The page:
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Learning to Play Ghosted Notes, the Cannonball Trill, and the Texas Wobble to Enhance Jazz Saxophone Performance

By Tracy Heavner

When playing in the jazz style, performing with correct notes, rhythms and using authentic jazz articulations are necessary requirements for creating a great improvised solo. However, in addition to these requirements, many jazz saxophonists also use other special techniques which add a great deal of expressiveness and excitement to their performance. Some of these techniques are ghosted notes, the Cannonball Trill, and the Texas Wobble.

Ghosted Notes

Ghosting notes is a technique used in almost all genres of music including jazz and commercial styles. This technique is used to deaden specific notes in a musical phrase allowing it to swing harder and also adds much interest and character. Ghosted notes have the same rhythmic value as notes that are not ghosted but are performed with little or no sound. Ghosted notes are usually notes in a melodic line that are lower than the surrounding notes and occur on the upbeat. In musical notation, a ghosted note is usually written with an “X” in place of the normal note head or by placing the note head in parentheses.

When playing a ghosted note, the saxophonist fingers the note, giving it the appropriate rhythmic duration but does not allow the note to sound as loudly as other surrounding notes. Some performers refer to this technique as swallowing the note. The exact volume a ghosted note is varies depending upon the performer’s style and the musical situation involved. Some ghosted notes may be inaudible while others are heard only slightly.

There are several ways to produce ghosted notes on the saxophone. One method, which produces an inaudible, implied note, is accomplished by greatly reducing the airflow into the instrument while fingering the ghosted note. When using this technique, the saxophonist simply blows much less air or no air into the instrument to produce the ghosted note. This method works well when playing ghosted eighth notes at slower tempi since it allows the performer time to adjust the airflow for a specific note. 

A second method of ghosting notes is to finger the note while using half tonguing articulation to mute the note. This type of ghosted note will have an audible tone since when half tonguing, the reed does not stop vibrating. This manner of ghosting notes works well at a variety of tempi especially at very fast speeds when coordination and timing are critical. Since there are several methods used to ghost notes, it is suggested that saxophonists practice each of these approaches to determine which ones work best for them in different performance situations.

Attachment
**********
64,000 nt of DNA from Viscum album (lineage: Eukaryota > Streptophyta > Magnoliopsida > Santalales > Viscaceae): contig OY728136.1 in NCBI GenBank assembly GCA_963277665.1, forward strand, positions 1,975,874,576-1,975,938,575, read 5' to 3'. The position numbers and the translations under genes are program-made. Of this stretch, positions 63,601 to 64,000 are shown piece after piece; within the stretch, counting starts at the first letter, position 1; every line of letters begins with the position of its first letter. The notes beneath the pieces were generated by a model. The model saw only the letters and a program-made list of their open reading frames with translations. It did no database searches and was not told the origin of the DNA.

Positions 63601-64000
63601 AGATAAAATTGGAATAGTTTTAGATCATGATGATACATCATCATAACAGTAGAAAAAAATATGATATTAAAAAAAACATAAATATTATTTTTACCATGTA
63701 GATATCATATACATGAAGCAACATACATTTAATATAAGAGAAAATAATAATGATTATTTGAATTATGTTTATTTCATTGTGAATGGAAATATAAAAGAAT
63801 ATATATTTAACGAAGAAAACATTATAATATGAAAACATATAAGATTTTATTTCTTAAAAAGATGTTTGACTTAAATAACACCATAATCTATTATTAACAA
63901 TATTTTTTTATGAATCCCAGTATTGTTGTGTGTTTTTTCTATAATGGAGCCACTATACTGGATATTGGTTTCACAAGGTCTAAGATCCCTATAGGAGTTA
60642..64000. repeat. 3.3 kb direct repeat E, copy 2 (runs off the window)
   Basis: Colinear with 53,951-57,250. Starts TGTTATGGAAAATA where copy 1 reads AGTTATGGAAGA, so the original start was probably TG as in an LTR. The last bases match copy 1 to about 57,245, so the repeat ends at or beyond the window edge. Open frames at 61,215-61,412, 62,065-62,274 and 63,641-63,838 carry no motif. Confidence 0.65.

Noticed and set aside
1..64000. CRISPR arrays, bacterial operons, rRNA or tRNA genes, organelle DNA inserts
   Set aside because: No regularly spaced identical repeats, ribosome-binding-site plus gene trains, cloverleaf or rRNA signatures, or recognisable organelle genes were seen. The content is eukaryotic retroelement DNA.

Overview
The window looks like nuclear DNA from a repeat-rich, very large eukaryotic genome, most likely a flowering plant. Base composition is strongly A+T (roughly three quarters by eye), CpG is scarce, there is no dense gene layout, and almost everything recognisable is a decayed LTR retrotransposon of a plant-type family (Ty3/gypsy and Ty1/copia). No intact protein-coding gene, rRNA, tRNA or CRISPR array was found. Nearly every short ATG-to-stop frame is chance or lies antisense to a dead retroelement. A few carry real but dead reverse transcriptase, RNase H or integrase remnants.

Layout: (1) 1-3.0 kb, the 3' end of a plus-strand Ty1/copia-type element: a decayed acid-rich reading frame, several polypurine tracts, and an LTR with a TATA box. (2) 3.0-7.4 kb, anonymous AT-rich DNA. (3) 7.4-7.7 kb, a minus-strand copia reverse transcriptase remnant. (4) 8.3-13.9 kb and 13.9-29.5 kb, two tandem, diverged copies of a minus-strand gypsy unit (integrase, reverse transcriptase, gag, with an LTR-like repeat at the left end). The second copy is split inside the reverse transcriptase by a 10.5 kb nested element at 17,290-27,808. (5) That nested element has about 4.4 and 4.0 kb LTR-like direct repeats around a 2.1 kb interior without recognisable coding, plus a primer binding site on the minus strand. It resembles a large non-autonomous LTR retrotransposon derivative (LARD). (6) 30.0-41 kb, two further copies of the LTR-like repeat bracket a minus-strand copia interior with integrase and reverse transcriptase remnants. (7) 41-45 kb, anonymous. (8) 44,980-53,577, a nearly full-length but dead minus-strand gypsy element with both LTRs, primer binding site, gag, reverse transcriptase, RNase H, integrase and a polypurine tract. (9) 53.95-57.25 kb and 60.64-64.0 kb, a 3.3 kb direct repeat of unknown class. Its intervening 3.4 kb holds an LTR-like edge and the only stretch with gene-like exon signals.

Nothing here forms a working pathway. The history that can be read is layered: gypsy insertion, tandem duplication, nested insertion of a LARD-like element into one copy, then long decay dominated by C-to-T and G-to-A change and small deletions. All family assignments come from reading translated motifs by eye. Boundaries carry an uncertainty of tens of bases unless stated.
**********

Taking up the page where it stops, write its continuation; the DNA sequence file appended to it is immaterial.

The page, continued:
The Cannonball Trill

The Cannonball Trill is actually a tremolo effect made popular by the great jazz saxophonist Cannonball Adderley. Cannonball, as well as other prominent saxophonists used this tremolo in many of their solos, especially when improvising on blues tunes. This effect consists of a series of five notes played consecutively with tremolos applied to notes two, three and four. This technique is note specific and can only be performed using the notes G, B, C, C#, and D since the tremolos for each note are played with the right-hand index finger using only one alternate fingering, the high E top side key. However, the Cannonball Trill can be performed in the lower and upper register.

To perform the Cannonball Trill, the saxophonist first plays the note G as a pickup note to begin the effect. There is no tremolo applied to this note. The next three notes to be played are B, C, and C#. When playing these notes, the saxophonist should scoop into each note by slightly dropping the lower jaw and then quickly returning it to its original position while simultaneously depressing and releasing the high E top side key in a trilling fashion. The last note to be played is D, which ends the effect. The saxophonist should also scoop into this note but tremolo is not applied.

The Texas Wobble

The Texas Wobble is technique used by many saxophonists especially when performing the blues. This effect is actually a shake starting on the note Bb that quickly leaps down to the note G, a minor third below and then back to Bb in a tremolo effect. The factor that sets this shake apart from other shakes is the fingerings used. Instead of playing these notes with their normal fingerings, alternate fingerings are used to change their timbres creating interest, expression and character.

To produce the Texas Wobble, the saxophonist should first play a Bb and then the note G, located a minor third below, using regular fingerings to get these two pitches into the ear. Next the note Bb should be played but with an alternate fingering, the fingering for low Eb but with the left-hand ring finger not depressed. This fingering will produce the Bb but with a different timbre.

To produce the Texas Wobble between Bb and G, the saxophonist will need to blow a forceful stream of air into the instrument while using an extremely wide and quick jaw vibrato. This wide vibrato will cause the Bb note to quickly leap down to a pitch very close to G and then back to Bb. No change in fingering is needed. This technique is definitely enjoyable to play and will produce an interesting and bluesy effect in the music.

Summary

It is important as with any technique, for saxophonists to listen to recordings of master jazz artists performing these effects and imitate the sounds they hear. Through careful listening and practice, saxophonists should be able to incorporate these techniques into their playing style, enhancing jazz performance.

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